I do have a concern as a "newbie" that I could be quashed as an indirect result of efforts to control other abuses on the Internet by others (spam, various kinds of illegal content, protection of minors). I would not want a "dumb Internet" law to hinder technological solutions to these problems that would otherwise protect our continued freedom of self-expression on the Internet. For example, I would not want it to hinder microcharges for sent email. But the wording of both House and Senate versions would appear to allow for "smart technologies" instituted in good faith to solve security problems.

There is also a concern that an entity could be removed from the Internet because its content attracts hecklers -- poses a downstream or indirect risk to others because of "bullying." It sounds like it is possible that previous versions of Net Neutrality may have prevented this and that now we lack this protection. I am not sure if this is true, and would welcome comments.

Arguers against regulation emphasize opening large cable businesses up to competition to lower prices for consumers. A fair pricing policy might depend upon allowing content providers to pay for the bandwidth that they actually use in a less regulated fashion. The overriding concern of anti-regulation arguments, however, seems to be the welfare of the consumer; such arguments accept the idea that speakers need to make themselves financially or socially legitimate in other ways before they can easily and reliably reach large audiences with their content and ideas.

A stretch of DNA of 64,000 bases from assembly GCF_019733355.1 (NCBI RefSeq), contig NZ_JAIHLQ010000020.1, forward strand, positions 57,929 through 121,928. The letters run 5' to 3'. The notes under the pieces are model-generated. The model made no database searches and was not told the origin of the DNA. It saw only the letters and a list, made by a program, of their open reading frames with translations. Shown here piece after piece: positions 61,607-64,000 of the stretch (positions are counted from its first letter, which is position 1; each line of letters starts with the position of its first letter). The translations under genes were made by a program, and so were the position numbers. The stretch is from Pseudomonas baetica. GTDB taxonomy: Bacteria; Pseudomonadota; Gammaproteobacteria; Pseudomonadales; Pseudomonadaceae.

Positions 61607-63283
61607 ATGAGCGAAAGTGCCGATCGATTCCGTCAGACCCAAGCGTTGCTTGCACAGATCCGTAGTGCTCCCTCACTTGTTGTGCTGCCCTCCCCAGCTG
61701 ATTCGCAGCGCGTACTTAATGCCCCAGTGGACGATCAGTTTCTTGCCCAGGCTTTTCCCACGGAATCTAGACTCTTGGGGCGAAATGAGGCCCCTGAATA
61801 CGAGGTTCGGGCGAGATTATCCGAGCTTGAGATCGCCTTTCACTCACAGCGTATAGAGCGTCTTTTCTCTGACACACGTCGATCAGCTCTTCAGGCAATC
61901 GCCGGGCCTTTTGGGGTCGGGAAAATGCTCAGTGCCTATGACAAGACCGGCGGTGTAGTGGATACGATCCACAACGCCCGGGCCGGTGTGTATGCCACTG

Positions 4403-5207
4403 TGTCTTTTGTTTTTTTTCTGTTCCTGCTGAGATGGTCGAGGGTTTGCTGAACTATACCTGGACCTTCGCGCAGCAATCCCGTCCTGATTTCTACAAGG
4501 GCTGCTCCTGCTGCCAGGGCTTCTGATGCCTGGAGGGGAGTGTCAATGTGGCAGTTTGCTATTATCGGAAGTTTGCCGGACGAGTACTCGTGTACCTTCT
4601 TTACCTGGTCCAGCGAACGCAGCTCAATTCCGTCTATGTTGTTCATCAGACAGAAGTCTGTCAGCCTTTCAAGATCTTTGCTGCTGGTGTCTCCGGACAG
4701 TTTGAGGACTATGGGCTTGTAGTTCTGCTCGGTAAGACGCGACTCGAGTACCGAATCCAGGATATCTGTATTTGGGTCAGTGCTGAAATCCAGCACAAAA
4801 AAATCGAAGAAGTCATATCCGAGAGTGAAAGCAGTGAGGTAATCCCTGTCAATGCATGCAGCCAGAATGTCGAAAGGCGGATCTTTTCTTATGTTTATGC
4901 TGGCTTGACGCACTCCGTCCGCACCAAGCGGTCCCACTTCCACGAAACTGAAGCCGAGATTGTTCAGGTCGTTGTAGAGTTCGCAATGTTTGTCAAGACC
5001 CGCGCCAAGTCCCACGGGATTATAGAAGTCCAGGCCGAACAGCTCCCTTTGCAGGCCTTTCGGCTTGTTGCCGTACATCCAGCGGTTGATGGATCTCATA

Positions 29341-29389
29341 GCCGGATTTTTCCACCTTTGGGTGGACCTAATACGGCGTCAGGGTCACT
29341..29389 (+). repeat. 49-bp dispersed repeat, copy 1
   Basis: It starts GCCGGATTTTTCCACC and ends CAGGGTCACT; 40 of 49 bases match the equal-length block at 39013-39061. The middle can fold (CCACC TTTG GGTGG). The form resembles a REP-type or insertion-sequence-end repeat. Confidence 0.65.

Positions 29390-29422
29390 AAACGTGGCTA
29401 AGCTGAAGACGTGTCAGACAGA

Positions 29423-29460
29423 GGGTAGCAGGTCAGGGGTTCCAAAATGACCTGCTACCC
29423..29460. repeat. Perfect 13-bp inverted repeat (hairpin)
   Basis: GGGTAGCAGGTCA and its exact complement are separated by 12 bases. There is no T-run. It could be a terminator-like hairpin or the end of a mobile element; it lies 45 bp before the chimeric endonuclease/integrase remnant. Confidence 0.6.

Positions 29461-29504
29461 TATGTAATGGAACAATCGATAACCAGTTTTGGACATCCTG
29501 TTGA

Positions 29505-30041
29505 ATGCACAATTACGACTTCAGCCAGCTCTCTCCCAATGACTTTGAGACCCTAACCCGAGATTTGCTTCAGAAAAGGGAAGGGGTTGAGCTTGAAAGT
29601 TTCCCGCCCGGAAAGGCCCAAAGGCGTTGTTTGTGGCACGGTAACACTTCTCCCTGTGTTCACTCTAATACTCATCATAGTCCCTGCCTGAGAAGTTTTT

Wednesday, June 14, 2006

New Senate Telecomm bill

On June 12, 2006 the Senate Commerce Committee released a draft leaving network neutrality language untouched, but did include language making it easier for telephone companies to purchase franchises in order to offer cable television service. There will be another hearing on June 30, 2006.

Source, Arshad Mohhamad, "New Senate Telecomm Bill Stays the Course on 'Net Neutrality'", The Washington Post, June 13, 2006, p. D4.

Thursday, June 08, 2006

Arguments for the Network Neutrality Act